With the breakthrough of hydrogen technology in various decarbonisation strategies across the world, nuclear reactors could be given a new lease of life by providing almost perfect conditions to produce green hydrogen on a massive scale.
It is not often you find two products that, ethically, are at opposite ends of the spectrum but complement each other so significantly. The reputational facelift that nuclear power has needed since it was first introduced in the last century could be realised with the introduction of technologies that utilise by-products of nuclear power to generate alternative fuel sources such as hydrogen.
T2M Global, technology partner of Aberdeen International, and owner of the groundbreaking clean energy technology AES, has recognised the untapped potential that nuclear energy could provide in reducing carbon footprints across the globe.
These thoughts have been echoed by Pinakin Patel, President of T2M Global, who told H2 View, “The recovery of hydrogen from wasted heat or surplus electricity production can enable a clean fuel by-product that has an energy decarbonisation impact that extends across the economy more broadly than the direct nuclear power distributed across the grid.
“Technology such as AES can support the nuclear industry to increase both the efficiency and economic profile of nuclear power production.”
AES stands for advance electrolyser system and recovers hydrogen from currently wasted or underutilised resources at power plants and hydrogen processing plants.
“The technology has the potential to optimise the use of an excess or shortfall of electricity during peak or off-peak hours,” Patel said, speaking on the potential that the upcoming AES-100 technology has.
AES-100 refers to a modular production unit that is currently in development and could be capable of producing 100kg/day in hydrogen. Patel revealed that “The advantage of the modularity is to create a system that can be ‘right-sized’ to a variety of different production sizes and processes to optimally extract hydrogen across a broad range of use-cases.”
Perhaps the most compelling case for its potential in creating hydrogen is the consistent stream of energy nuclear power provides as opposed to the intermittent source that solar and wind power offers.
Patel argued, “Nuclear power plants are beholden to follow established supply/demand variations in the grid. However, when they try to follow the load and demand variations, they suffer from reduced life and frequent unplanned maintenance due to the thermal stresses on high temperature components.”
Nuclear plants often become stuck with stranded energy and heat in the course of trying to moderate for ‘just-in-time’ energy production, and in most cases these by-products are often wasted. There is therefore a huge opportunity for affordable, long-duration energy storage using hydrogen.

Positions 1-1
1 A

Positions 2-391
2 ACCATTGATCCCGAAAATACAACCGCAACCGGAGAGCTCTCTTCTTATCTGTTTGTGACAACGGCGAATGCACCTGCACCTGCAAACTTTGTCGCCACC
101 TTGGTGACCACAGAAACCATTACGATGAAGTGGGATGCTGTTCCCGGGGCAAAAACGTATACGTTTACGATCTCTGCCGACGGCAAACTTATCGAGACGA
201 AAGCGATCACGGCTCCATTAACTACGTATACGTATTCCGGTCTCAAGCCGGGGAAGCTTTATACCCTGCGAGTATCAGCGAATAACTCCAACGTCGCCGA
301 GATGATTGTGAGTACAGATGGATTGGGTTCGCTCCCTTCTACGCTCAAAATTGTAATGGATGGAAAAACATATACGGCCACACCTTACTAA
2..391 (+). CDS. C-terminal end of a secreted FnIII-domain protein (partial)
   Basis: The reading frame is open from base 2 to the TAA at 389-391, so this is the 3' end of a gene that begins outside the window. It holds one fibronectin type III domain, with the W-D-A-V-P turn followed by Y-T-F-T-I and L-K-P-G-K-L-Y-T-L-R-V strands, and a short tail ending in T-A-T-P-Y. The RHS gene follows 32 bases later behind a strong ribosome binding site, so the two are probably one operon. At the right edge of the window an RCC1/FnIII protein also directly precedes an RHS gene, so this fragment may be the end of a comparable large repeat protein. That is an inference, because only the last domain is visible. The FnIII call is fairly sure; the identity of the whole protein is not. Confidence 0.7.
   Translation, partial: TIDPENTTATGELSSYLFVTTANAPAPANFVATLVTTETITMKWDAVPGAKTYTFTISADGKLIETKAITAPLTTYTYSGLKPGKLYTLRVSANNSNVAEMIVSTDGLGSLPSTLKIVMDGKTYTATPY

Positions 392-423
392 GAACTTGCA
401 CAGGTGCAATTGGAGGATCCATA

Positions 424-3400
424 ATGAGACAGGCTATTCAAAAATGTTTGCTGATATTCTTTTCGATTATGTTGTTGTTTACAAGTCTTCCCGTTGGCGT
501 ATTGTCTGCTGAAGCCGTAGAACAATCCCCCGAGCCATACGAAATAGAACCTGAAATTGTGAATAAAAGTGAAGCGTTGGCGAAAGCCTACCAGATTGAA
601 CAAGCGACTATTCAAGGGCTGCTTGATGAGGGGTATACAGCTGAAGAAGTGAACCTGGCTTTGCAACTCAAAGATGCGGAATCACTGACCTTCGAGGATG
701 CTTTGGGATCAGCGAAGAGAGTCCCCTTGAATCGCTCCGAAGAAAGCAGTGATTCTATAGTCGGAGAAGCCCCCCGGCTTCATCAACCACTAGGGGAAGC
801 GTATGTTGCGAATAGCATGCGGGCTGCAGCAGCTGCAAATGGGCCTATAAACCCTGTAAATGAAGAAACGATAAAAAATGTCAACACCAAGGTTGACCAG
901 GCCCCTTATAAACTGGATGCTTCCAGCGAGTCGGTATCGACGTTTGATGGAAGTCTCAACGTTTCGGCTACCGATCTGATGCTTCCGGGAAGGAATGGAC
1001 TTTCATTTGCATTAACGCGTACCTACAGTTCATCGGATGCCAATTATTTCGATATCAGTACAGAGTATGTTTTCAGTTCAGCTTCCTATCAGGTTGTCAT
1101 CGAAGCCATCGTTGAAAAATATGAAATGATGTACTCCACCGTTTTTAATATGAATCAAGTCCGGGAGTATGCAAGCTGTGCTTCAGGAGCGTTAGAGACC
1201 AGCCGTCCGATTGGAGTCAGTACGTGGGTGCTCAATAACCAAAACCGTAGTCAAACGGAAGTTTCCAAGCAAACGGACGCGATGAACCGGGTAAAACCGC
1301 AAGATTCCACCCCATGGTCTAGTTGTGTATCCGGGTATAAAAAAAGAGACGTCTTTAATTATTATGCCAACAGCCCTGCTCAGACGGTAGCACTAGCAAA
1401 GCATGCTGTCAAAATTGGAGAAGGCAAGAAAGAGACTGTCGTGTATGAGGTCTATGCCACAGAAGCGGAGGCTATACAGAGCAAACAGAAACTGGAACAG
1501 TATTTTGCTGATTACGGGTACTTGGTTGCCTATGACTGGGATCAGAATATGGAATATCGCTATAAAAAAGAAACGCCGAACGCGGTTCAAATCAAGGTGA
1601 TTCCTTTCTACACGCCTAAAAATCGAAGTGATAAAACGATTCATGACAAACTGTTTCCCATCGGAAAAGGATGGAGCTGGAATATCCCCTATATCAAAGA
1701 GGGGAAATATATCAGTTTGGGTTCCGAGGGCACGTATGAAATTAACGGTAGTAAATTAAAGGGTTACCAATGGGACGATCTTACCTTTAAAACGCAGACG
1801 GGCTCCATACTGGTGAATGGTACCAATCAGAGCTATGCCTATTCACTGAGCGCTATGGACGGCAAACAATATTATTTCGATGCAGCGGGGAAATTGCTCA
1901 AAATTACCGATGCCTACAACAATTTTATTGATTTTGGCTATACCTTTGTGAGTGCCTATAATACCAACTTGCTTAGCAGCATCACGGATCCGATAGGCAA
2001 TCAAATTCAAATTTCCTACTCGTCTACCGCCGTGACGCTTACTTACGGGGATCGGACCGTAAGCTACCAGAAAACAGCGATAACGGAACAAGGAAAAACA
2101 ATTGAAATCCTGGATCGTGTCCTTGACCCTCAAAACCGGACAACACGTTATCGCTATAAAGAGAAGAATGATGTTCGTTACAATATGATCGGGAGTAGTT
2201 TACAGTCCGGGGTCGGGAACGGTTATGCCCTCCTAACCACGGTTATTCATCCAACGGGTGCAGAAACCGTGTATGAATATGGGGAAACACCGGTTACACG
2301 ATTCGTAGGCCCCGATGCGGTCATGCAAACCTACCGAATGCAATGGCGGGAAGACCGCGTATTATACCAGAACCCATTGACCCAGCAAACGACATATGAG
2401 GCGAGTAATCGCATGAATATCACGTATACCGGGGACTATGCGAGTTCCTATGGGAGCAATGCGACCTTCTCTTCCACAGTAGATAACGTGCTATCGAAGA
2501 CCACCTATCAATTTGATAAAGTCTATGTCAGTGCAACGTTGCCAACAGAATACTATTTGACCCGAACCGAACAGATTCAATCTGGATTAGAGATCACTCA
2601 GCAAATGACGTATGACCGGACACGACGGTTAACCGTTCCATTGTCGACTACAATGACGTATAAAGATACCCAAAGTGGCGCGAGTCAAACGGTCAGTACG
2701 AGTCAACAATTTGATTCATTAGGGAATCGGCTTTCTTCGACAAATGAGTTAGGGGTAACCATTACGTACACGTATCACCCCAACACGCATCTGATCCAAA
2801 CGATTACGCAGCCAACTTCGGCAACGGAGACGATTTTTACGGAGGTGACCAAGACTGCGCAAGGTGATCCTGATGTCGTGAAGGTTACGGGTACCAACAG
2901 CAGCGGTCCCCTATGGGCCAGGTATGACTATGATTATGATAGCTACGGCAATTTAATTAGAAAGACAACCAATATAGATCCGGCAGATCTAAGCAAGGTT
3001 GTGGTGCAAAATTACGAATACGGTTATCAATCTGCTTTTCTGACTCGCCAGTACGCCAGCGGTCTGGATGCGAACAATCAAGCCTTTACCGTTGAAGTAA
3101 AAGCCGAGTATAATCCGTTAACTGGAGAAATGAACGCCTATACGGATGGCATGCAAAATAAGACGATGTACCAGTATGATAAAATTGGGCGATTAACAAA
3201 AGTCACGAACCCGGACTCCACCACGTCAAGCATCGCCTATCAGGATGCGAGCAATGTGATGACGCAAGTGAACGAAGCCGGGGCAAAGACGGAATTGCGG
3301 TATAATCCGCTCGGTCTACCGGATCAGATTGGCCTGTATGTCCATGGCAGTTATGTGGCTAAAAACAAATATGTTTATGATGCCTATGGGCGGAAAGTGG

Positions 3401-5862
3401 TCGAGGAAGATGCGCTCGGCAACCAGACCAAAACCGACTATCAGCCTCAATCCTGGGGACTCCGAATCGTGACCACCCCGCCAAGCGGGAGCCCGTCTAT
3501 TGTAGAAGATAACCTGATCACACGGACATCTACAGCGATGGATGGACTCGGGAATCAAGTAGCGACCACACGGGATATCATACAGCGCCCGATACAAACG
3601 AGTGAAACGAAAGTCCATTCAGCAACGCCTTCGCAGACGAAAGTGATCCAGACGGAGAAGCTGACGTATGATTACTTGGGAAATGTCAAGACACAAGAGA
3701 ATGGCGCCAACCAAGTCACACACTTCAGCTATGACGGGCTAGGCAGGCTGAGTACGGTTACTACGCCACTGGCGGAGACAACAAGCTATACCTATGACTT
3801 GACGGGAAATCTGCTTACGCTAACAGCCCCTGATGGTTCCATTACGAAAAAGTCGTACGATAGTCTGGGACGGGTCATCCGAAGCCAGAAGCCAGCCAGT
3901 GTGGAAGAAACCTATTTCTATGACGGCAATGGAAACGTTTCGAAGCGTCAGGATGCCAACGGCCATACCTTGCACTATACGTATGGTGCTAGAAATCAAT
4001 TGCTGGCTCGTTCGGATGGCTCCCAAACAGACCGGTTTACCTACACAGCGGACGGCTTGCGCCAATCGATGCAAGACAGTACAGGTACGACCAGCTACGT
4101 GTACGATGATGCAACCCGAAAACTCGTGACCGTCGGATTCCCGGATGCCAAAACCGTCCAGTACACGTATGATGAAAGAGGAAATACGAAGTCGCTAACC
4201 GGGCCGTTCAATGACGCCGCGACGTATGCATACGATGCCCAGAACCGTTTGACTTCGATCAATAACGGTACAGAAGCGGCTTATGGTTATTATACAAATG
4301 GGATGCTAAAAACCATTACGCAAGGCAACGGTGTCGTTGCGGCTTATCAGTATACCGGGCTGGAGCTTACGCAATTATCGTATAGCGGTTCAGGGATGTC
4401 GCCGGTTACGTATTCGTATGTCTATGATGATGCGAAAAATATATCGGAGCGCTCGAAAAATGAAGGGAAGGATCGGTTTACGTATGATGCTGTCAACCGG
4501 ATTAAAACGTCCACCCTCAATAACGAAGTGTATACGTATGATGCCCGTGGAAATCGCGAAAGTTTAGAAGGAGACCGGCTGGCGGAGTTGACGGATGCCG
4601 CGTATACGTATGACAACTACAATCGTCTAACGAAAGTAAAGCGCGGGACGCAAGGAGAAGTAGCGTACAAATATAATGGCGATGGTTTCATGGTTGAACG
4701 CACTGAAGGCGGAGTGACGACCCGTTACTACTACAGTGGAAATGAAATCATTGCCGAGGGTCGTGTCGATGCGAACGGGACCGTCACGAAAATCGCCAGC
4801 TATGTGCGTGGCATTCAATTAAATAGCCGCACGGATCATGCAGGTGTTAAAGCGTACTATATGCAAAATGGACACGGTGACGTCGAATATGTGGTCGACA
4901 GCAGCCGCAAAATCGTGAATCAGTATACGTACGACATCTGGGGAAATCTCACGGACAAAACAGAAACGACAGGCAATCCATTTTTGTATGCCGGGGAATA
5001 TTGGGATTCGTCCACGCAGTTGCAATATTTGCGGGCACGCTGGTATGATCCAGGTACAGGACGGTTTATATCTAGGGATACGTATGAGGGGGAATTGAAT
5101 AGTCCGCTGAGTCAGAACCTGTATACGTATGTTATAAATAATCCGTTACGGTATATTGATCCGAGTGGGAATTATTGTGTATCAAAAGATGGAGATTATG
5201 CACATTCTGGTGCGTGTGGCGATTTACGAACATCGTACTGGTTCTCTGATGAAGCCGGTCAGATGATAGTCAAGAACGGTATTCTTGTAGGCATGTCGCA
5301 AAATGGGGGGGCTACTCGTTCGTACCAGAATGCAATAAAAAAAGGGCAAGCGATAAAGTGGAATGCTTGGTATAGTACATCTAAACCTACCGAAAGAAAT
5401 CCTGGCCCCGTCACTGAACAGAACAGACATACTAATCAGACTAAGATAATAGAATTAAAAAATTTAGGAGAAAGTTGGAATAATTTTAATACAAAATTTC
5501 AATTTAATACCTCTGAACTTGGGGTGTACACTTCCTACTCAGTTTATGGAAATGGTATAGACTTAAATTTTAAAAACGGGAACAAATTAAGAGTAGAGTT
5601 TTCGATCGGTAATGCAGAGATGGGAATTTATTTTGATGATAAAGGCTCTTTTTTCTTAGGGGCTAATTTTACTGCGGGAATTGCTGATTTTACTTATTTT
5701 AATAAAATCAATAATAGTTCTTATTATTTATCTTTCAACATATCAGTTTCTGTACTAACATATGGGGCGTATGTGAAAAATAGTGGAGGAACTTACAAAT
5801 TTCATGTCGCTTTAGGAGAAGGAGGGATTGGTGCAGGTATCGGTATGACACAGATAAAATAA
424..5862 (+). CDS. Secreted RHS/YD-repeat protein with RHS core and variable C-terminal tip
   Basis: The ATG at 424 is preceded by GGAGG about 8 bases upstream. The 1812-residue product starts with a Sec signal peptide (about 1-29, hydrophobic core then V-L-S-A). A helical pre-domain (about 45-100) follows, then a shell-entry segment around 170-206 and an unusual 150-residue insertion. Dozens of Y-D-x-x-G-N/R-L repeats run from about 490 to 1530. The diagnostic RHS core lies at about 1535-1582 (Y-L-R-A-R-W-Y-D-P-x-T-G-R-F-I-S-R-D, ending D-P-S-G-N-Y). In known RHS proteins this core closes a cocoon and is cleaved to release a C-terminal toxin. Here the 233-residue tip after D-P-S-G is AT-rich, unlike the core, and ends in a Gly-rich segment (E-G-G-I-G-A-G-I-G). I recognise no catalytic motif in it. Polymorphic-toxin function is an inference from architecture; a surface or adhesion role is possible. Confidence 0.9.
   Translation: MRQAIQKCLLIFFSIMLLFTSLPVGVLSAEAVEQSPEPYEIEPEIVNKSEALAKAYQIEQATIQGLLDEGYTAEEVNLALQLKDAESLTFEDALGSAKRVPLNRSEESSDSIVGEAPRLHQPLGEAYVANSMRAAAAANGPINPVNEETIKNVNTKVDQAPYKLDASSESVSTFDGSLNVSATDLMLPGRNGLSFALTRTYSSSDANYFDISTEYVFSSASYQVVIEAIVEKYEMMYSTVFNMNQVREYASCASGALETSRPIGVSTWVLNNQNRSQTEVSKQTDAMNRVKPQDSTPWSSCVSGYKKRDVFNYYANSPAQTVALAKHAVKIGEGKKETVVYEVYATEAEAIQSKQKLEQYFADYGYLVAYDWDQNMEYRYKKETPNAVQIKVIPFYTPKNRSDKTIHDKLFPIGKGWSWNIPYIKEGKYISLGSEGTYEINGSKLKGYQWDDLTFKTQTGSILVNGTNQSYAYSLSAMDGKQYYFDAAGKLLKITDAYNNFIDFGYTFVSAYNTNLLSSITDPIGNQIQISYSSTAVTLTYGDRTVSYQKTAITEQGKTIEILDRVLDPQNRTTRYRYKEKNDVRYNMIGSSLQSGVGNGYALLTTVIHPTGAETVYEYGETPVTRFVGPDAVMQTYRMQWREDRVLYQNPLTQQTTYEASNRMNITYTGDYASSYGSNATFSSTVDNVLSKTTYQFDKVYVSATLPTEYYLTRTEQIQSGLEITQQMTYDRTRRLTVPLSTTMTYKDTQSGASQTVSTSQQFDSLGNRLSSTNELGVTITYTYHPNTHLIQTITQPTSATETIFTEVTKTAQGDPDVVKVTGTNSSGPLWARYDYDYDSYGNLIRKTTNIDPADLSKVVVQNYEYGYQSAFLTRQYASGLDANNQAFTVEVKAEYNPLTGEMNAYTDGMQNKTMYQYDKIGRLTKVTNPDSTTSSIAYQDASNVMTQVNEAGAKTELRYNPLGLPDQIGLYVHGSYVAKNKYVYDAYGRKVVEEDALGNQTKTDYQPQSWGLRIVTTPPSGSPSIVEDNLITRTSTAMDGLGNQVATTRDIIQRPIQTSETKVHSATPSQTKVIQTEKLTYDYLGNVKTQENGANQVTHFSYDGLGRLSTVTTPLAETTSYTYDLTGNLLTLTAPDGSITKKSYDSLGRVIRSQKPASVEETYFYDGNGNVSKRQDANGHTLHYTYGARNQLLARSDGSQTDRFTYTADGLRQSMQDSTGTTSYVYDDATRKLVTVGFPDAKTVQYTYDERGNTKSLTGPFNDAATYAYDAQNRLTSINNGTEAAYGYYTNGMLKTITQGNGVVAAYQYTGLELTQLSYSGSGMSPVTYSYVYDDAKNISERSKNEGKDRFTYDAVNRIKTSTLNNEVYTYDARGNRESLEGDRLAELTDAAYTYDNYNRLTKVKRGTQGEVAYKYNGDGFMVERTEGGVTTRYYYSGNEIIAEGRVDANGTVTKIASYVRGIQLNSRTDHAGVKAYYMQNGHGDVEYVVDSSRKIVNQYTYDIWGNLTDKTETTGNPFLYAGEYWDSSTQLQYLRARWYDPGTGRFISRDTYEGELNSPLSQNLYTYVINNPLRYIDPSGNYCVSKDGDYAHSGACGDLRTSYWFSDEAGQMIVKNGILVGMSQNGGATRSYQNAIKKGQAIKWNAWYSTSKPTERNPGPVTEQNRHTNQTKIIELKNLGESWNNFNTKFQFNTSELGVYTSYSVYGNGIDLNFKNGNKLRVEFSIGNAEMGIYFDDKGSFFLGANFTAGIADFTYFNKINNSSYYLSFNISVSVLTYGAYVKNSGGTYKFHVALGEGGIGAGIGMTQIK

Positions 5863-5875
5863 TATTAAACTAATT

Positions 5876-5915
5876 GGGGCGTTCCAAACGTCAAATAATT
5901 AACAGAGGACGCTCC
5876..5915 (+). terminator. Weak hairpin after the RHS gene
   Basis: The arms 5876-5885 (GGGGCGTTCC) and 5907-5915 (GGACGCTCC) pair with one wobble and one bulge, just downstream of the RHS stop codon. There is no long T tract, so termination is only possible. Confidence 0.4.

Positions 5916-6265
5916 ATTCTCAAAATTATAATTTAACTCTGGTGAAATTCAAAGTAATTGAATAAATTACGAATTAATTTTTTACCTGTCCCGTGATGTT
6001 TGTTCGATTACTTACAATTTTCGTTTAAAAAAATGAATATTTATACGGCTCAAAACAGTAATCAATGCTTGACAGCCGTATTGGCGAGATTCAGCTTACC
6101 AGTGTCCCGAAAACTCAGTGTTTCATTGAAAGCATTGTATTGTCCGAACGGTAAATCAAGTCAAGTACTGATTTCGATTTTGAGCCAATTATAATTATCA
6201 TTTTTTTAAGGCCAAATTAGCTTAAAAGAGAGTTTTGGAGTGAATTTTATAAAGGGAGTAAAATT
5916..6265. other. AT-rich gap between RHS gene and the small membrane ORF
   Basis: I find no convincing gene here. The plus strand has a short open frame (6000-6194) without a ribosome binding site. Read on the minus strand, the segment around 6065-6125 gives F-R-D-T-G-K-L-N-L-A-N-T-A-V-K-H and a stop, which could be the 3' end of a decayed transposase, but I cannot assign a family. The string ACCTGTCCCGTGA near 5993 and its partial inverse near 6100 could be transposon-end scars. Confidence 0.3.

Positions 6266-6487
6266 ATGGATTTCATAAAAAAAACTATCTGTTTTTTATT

“Our AES technology is a perfect candidate to fill this demand and render nuclear plants with both load-following capability and the creation of new revenue streams to meet global decarbonisation targets,” added Patel.
Because of this, it’s hard to argue with Patel’s view of nuclear energy being an essential low-carbon pathway to enabling Paris-consistent climate targets. Patel explained, “The recovery of hydrogen from the wasted heat or surplus electricity production can enable a clean fuel product that can be distributed across the economy more broadly than direct nuclear power.”
In fact, several global companies have also recognised the potential that nuclear power has in realising decarbonisation strategies with big players such as EDF Energy and Rosatom recently stating their intention to research and develop viable options to create hydrogen on an industrial scale.
When asked if nuclear plants have an important role to play in hydrogen production, Patel simply replies with “absolutely”, showcasing his confidence at the prospect nuclear power has in future hydrogen production.
Patel highlights that the energy sector is the single largest contributor to greenhouse gas emissions however nuclear power offers a low-carbon alternative.
“Improving the load- following capabilities, (which means that energy output varies with demand) of nuclear plants is a huge opportunity to support the proliferation of renewable grid power, which is what is required to enable a low-carbon hydrogen economy at-scale,” he said.
This leads to the prominent question of how this new technology, and nuclear power, can have an impact on the global hydrogen market should the AES-100 research be proven successful.
“Price is a function of supply and demand; any infrastructure or technology that improves the supply of renewable electricity should serve to improve renewable power costs. This, in turn, will drive an improved hydrogen cost structure that improves the attractiveness of hydrogen as a ubiquitous energy source,” Patel said, highlighting the potential to accelerate hydrogen adoption with lower costs.
“Nuclear power plants can be a critical driver of more abundant clean power and the lower hydrogen production costs that will ultimately accelerate the adoption of hydrogen as a clean fuel to sustainably power a growing global economy.”